In theory the drive down from the summit should have been easy. However the steep incline combined with hairpin turns and the loose rocks make it every bit as treacherous as the climb up to the top. We were getting into a whole different world as far as temperatures were concerned. From near zero temperatures at the top we gradually approached mid to high 30’s in a matter of a few kilometers. the road surface kept deteriorating and my worries that we would face the worst section of the road (it was actually a very close contest to award this dubious title as the track already was the bone jarring, nut loosening kind) We stopped along the way to wash off the dust and buy some cold drinks, some tea for those who preferred and to buy some snacks. The area we were passing thru is a semi lawless area and carrying guns is a norm. It is therefore difficult to choose how to react if you see a bunch of guys armed with AK 47’s. I wanted to get out of this area as soon as possible but I did not want to raise any un necessary alarm either. We rejoined the KKH with the shadows lengthening and barely enuff time to make it past Raikot Bridge which is also the turning for the Fairy Meadows – the base camp for those visiting the 26,600 ft Nanga Parbat. As we had no intention of calling on the fairies this once we carried on.
With my son – Abdullah, just before we left the Babusar top
I knew I was forgetting something as we packed….snow boards!
Harvesting snow! No kidding. These smart entrepreneurs harvest snow from where it is available all year round and for free and transport it downhill to sell where it is used to keep things cool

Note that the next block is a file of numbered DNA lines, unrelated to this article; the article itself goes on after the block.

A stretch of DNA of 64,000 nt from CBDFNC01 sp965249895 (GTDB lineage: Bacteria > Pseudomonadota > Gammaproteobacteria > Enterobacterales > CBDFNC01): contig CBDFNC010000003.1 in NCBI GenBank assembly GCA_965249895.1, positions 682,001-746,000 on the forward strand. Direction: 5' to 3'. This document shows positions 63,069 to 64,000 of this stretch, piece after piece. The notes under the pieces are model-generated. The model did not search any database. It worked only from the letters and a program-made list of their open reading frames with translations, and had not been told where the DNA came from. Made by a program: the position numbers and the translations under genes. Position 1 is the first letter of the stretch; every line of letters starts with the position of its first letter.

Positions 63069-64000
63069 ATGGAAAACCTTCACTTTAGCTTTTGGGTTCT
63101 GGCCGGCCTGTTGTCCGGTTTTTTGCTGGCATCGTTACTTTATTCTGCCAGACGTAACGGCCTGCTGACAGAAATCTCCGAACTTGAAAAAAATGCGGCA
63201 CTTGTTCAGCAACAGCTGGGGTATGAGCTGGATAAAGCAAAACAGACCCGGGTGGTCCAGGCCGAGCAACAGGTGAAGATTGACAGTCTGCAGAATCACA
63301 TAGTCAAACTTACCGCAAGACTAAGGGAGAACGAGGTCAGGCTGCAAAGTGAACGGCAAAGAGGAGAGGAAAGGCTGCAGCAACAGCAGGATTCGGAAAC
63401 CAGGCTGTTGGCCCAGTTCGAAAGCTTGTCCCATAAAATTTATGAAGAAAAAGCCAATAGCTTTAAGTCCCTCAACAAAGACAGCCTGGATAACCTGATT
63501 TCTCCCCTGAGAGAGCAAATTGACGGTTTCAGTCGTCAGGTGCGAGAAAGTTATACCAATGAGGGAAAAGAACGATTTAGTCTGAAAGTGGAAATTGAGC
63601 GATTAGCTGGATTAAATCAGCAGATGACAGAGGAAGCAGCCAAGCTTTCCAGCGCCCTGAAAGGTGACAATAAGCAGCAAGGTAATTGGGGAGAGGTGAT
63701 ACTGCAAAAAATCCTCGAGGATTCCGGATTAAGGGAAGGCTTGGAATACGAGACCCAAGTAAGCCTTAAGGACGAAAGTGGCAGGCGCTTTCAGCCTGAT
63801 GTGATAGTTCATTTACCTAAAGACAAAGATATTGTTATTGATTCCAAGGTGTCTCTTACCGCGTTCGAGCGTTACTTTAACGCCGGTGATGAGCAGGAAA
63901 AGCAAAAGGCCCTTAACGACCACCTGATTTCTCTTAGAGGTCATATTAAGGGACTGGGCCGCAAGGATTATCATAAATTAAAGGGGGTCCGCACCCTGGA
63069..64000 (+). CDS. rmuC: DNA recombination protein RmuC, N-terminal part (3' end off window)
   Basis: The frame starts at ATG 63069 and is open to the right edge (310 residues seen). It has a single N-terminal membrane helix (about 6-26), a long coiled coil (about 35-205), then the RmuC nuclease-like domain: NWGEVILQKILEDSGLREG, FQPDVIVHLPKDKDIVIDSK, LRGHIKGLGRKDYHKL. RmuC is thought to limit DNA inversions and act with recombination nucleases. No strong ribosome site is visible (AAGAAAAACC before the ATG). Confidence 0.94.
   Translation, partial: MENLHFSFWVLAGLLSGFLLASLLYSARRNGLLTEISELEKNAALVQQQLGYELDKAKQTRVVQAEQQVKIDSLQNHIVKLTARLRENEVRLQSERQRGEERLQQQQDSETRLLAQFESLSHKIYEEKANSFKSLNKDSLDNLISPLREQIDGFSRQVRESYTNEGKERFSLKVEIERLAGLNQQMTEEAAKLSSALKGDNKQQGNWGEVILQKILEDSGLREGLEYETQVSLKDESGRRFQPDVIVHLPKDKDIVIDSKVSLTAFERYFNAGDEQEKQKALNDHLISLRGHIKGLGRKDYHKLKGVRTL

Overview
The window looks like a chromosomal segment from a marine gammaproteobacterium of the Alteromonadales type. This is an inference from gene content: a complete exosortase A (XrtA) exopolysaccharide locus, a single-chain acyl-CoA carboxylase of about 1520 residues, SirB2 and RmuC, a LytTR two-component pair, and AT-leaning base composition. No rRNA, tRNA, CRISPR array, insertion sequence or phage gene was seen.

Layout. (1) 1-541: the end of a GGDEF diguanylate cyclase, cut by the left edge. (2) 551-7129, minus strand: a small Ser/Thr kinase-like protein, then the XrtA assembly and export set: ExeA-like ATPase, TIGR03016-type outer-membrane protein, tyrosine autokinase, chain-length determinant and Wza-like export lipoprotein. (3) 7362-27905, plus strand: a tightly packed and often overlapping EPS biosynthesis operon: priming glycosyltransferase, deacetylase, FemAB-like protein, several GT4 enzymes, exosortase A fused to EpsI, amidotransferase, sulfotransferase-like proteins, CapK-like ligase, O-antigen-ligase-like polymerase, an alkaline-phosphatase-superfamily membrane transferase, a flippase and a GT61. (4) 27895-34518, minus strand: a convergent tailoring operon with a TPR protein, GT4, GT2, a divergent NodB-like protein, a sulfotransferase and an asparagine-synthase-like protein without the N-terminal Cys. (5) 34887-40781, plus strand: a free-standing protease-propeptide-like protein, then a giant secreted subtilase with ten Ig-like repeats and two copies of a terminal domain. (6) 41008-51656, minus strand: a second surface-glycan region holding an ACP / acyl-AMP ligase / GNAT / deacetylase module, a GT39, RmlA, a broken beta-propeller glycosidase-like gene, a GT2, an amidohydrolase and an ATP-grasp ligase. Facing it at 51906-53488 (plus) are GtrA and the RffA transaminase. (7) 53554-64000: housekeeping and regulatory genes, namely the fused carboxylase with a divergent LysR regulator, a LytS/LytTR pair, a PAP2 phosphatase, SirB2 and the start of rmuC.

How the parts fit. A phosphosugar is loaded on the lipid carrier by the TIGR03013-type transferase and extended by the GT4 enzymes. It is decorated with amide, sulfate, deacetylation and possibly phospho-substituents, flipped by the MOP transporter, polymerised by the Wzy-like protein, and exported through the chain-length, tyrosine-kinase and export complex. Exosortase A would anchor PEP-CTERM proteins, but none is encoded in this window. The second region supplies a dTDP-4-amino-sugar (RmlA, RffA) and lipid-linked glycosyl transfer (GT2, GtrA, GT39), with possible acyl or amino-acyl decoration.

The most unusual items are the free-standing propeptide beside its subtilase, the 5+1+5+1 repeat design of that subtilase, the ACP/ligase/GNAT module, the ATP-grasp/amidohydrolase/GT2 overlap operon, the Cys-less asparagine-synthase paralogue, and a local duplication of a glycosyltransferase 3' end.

People of Babusar..we come in peace!!! Do you think any sane person would challenge them to a snowball fight. These guys were seriously armed! (check out their ammu filled trolley)
climbing down from Babusar
mud caused by melting snow and ruts caused by erosion
Landslides due to logging and over grazing. The temperature begins to rise as we climb down
As soon as the track became dry it got very dusty
There is an amazing transformation in the landscape as soon as we arrive near a stream. The barren land blooms into a lush oasis with the most amazing fruit trees and flowers. The bridges across the streams were very basic – a few logs arranged across the divide with some random pieces of wood hammered in for stability..guard rails are for sissies.
The house at the top must have amazing views
- The friendly locals allowed us to pose with their AK 47’s
snacks, cold drinks (chilled by placing them in the running water) and tea
Kids get so excited when they see a beetle
We found a stretch of black topped road road just as we neared the KKH and made full use of it trying to gain some time by speeding.
Alas! all good things come to an end..so did the good black topped stretch of road. Now back to putting the VW engineering and the hard work of Khalid prepping up the cars for the rally to test